Wave motion, particularly that of breaking waves, is the most important active agent in the building and erosion of the shoreline. The characteristics of waves depend on the speed of the wind, its duration, and the unobstructed water distance, or "fetch," it blows over. As the waves break, run up the shore, and return they carry sedimentary material onshore and offshore. This sedimentary material is called littoral drift. Most waves arrive at an angle to the shore and set up a longshore current, moving littoral drift in a series of zigzags as successive wave fronts advance and retreat. The predominant direction of longshore transport is referred to as "downdrift"; the opposite direction is "updrift."
The ability of water to move material depends on its speed. Large waves or fast-moving currents can carry larger quantities and heavier littoral drift. Material picked up from inland heights, from river beds and banks, and from shoreline areas is deposited wherever the water is slowed down, and it may be picked up again when the velocity of water increases. Growing shores can be fed, or "nourished," by material that has been eroded from somewhere else. Often attempts to reduce erosion and build up one area will result in reduced deposition elsewhere, "starving" another shoreline. Erosion and accretion are two faces of the same process, which may either occur at extremely slow rates or make dramatic changes in the shoreline within a human lifetime.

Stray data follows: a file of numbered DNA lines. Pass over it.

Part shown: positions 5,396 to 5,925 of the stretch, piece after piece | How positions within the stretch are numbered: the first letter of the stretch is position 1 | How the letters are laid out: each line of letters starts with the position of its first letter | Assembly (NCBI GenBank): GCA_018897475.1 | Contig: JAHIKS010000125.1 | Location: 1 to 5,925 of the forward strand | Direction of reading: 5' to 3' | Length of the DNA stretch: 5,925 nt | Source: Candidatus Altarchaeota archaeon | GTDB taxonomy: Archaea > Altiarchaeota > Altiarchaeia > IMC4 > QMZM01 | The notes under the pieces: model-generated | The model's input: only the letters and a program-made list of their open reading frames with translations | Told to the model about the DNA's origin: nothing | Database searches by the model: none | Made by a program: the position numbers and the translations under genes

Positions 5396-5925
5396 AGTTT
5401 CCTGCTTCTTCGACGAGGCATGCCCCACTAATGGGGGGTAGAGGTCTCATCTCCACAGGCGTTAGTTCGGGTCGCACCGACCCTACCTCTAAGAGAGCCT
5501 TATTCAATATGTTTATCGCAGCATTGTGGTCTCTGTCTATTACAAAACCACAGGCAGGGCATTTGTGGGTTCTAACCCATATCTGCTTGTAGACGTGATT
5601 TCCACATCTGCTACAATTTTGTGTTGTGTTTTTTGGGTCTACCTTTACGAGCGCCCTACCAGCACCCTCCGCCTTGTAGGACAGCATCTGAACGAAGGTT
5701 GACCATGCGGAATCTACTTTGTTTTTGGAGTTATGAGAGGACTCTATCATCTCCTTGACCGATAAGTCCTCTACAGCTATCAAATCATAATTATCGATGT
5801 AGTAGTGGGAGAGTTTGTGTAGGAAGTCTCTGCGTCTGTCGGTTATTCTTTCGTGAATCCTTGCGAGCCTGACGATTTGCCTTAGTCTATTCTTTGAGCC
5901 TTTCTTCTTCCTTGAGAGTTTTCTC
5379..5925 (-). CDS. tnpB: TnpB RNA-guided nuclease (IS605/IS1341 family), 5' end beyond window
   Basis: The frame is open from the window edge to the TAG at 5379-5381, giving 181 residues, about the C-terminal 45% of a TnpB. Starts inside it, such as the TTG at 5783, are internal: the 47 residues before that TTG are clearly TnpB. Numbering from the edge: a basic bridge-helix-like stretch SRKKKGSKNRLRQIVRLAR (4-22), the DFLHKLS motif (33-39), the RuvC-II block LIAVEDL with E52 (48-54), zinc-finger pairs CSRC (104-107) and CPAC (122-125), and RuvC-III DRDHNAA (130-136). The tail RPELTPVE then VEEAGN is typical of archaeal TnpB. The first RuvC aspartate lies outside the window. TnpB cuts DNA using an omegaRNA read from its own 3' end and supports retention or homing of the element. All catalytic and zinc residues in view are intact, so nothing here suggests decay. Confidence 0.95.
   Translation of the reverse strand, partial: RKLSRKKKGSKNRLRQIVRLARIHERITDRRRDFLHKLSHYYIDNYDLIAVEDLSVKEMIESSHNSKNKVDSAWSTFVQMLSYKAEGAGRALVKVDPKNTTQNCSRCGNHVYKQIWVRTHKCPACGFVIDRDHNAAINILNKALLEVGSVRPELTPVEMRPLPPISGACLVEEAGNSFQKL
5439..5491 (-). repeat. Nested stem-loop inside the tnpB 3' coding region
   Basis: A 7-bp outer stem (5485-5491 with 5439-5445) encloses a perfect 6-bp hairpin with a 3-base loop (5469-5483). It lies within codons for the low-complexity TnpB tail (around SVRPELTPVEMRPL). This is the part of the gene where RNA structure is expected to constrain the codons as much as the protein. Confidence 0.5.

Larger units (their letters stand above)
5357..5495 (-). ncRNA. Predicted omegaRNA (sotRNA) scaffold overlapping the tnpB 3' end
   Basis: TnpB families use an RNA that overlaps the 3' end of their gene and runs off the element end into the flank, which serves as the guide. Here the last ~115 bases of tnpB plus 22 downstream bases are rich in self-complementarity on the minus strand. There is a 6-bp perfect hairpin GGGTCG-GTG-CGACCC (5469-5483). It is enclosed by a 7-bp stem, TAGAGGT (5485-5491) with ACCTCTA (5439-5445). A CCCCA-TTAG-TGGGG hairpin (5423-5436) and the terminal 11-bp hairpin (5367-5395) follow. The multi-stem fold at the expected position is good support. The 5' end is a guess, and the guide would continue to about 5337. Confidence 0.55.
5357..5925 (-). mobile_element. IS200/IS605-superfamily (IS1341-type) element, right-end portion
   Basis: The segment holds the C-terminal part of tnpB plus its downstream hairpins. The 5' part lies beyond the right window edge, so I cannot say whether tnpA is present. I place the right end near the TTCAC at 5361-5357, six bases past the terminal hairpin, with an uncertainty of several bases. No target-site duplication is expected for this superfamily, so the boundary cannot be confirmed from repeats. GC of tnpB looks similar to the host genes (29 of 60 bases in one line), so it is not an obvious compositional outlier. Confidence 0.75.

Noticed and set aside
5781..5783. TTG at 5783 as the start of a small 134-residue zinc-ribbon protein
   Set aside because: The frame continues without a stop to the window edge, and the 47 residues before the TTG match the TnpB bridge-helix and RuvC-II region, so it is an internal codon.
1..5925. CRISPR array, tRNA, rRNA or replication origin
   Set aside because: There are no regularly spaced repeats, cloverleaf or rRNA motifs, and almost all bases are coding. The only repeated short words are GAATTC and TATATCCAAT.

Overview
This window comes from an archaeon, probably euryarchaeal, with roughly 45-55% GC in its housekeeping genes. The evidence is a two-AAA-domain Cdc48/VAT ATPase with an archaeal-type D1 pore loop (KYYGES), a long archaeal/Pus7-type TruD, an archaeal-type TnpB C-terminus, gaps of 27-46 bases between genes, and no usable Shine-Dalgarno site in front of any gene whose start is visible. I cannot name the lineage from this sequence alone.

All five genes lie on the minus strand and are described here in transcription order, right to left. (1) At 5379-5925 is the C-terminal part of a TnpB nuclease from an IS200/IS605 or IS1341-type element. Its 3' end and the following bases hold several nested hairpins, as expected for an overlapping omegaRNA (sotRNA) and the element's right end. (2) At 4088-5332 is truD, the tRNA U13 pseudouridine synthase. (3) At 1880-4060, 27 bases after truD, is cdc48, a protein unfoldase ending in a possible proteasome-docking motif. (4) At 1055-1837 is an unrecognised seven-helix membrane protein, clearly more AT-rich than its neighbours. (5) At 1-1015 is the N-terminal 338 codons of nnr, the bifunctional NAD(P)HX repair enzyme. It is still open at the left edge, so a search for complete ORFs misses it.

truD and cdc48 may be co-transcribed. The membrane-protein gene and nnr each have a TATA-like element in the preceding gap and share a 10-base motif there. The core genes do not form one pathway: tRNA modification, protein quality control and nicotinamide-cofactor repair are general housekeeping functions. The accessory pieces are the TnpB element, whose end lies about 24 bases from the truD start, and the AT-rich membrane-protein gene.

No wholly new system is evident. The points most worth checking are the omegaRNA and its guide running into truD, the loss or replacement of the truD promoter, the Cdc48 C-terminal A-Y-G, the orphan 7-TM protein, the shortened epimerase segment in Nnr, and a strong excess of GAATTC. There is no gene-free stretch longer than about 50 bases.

Water level also influences the erosion process. Changes in high and low water levels due to seasons, tides, storms, droughts, or floods can expose new surfaces to erosion.
Seasons and storms, which affect the movement and level of water and the strength and direction of wind, alter patterns of erosion and deposition. Storms whip the water into waves higher than normal, resulting in rapid erosion of vulnerable areas and propelling stones or other debris onto shore with unusual force. As seasons turn, wind strength and direction also change, altering the path of waves and currents and resulting in new areas of erosion or accretion. Where ice forms, it reduces wave action, which may slow erosion, and at the same time it exerts tremendous horizontal and vertical forces that may weaken structures on the shore. Winter freeze and spring thaw affect rivers, streams, and lakes, changing their water levels and the speed of currents.